Colorado’s public defenders seek $17.7 million to raise salaries

Colorado’s public defenders are broadly underpaid, and that low pay is contributing to high attrition and heavy workloads in the state agency, which is now seeking a $17.7 million budget increase to raise salaries, agency documents show.

A full 98% of positions at regional offices within the Office of the Colorado State Public Defender are underpaid compared to similar jobs in the public sector, an independent study by an outside agency found last summer.

The public defender’s office is considering raising salaries between 2% and 28% for various positions within the agency, with an average increase of 15%, or about $10,800 a year, according to a preliminary report prepared by legislative staff for the Joint Budget Committee. The document outlines a potential plan for disbursing the $17.7 million, but that plan has not been finalized.

“Defenders are underpaid and under-resourced,” agency head Megan Ring said in a statement to The Denver Post. “We have lost talented, hard-working defenders to other public entities offering better pay.”

The average salary for most public defenders is 26% below comparable public sector jobs, the study by Logic Compensation Group found. The agency’s paralegals are paid 28% below similar jobs, and office managers 33% below. The gaps are less pronounced for supervisors and administrators within the public defender’s office, with the very top positions in the agency seeing higher salaries than comparable jobs.

“What’s revealed by the budget request is some real inequities in terms of position and who is getting compensated fairly and who is not,” said James Hardy, a public defender and a vice-chair on the steering committee of the Colorado Defenders Union, a newly-formed group that has not been recognized by the Office of the Colorado State Public Defender.

The union supports raises, but believes employees should see larger increases, and that the raises should be applied first to those who are most underpaid, Hardy said, speaking on behalf of the union’s steering committee.

“We think they should allocate it based on need and get these positions and categories that are so woefully below market up to market, before they consider any increases on folks who are already, based on their own compensation study, getting a market or better-than-market wage,” he said.

The public defender’s office provides constitutionally-mandated, free criminal defense attorneys to people who are in jail or those who can’t afford to hire a private attorney. In the upcoming financial year, the agency will have a staff of about 577 attorneys, 173 investigators, 154 administrative assistants, 112 paralegals, 54 management positions and 23 social workers, according to the legislative report. The agency had a $130 million budget last year and is asking for $152 million in the upcoming financial year.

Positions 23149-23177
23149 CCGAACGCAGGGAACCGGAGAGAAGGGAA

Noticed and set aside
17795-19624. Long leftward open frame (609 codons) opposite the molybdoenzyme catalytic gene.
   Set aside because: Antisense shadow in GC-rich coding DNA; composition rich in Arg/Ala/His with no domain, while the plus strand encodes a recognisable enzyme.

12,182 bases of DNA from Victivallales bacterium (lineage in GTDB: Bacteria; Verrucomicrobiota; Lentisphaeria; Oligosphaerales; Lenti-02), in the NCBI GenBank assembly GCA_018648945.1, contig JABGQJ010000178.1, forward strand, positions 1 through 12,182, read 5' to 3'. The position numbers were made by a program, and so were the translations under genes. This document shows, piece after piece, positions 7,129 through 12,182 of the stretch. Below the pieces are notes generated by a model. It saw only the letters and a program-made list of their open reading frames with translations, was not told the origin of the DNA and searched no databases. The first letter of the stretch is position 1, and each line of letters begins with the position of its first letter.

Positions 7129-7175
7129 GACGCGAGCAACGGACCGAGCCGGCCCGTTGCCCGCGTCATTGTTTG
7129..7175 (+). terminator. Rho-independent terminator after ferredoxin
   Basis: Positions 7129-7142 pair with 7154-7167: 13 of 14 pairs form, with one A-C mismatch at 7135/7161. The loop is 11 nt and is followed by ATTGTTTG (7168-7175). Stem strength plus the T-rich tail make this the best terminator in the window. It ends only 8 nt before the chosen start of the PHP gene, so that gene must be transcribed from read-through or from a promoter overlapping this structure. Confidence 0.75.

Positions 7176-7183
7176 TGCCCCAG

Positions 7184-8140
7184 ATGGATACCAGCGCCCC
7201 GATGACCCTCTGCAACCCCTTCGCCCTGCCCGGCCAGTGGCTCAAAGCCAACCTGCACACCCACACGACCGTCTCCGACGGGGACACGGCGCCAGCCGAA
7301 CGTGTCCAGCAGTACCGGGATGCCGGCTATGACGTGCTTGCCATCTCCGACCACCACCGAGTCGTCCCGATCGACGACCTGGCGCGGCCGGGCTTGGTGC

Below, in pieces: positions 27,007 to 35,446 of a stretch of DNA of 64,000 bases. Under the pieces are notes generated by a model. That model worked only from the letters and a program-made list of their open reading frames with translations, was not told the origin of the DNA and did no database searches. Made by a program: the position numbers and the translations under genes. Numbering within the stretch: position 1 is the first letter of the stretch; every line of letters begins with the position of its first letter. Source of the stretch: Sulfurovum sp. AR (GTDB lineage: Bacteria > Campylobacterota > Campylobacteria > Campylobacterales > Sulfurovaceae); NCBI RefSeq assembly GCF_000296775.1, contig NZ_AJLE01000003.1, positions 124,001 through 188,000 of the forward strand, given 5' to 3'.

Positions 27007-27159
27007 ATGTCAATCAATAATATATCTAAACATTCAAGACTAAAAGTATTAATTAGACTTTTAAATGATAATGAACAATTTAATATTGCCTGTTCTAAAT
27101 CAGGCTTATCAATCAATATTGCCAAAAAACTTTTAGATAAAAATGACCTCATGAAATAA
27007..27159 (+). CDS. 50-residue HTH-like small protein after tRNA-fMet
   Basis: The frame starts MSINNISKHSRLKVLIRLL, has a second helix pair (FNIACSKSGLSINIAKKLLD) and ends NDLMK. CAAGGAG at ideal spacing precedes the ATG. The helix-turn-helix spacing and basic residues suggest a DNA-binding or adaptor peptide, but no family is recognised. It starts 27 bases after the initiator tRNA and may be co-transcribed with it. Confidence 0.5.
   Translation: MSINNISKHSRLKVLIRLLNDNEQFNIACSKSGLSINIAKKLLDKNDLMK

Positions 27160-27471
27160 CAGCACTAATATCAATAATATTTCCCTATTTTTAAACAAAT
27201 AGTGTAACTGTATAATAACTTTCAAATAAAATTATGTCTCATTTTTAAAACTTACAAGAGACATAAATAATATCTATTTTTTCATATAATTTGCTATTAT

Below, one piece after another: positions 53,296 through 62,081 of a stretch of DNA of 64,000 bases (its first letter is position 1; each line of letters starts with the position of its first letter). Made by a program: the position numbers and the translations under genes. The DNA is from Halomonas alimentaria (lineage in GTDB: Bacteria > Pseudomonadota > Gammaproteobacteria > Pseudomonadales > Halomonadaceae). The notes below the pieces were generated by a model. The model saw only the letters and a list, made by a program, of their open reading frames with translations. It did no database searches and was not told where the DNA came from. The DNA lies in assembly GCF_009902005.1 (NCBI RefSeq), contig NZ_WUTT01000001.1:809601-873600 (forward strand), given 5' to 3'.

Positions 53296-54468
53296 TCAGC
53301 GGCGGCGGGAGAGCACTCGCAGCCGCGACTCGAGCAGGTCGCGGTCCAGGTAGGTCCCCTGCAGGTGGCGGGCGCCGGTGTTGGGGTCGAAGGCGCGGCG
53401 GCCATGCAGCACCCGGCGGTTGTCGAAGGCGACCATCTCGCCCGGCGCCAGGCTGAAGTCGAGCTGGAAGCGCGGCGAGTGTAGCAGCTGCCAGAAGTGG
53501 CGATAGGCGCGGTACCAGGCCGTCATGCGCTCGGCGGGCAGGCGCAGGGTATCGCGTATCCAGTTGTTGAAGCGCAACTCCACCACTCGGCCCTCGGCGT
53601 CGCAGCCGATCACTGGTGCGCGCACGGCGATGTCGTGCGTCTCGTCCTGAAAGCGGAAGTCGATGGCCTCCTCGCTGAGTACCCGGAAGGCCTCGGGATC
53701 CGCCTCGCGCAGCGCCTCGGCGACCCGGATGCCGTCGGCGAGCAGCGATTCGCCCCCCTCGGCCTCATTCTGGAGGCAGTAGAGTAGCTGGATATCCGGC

The union represents about 35% of eligible employees and formed in September, with founding members citing underpay and overwork. Ring said the process to raise wages began in 2021, before the unionization effort was made public.

“We told the legislature in 2021 to expect a salary request in this year’s budget cycle,” she said. She added that the agency will work with “compensation experts to determine an equitable allocation of the increased funds,” should the budget request be granted.

Ring hopes raising salaries will reduce high attrition and heavy caseloads inside the public defender’s office. Attrition at the agency has spiked since 2020, particularly for attorneys and administrative assistants. Regional offices, where 95% of the agency’s employees work, saw a 22.5% attrition rate in the 2021-2022 financial year, according to the budget request.

The agency is losing experienced attorneys, the request says. In the 2021 financial year, 84 attorneys quit, and in the 2022 financial year, 119 attorneys left, according to the request. Those attorneys on average had about 4.5 years of experience with the department.

Because defendants have a right to be represented by an attorney, public defenders can’t turn down cases to keep their workload manageable in the way private attorneys can. Currently, public defenders handling felony cases may have more than 100 cases at any time, according to the public defenders’ budget request, and attorneys with misdemeanor cases could carry caseloads of several hundred.

The American Bar Association recommends an attorney take on no more than 100 cases in a year — not at one time. The Colorado Bar Association in November issued an ethics opinion that found attorneys, including public defenders, have an ethical duty to avoid excessive caseloads.

“It sort of is a vicious cycle,” Hardy said. “If you have excessive workload, and higher attrition because of that, the problem doesn’t get better, it just gets worse.”

James Karbach, director of legislative policy at the public defender’s office, said the agency is hoping to improve retention not only by raising pay but also through mental health support, upgrades to technology, offering flexible work schedules when possible and improving workplace culture.

“Working to retain our staff is a primary focus for us,” he said.

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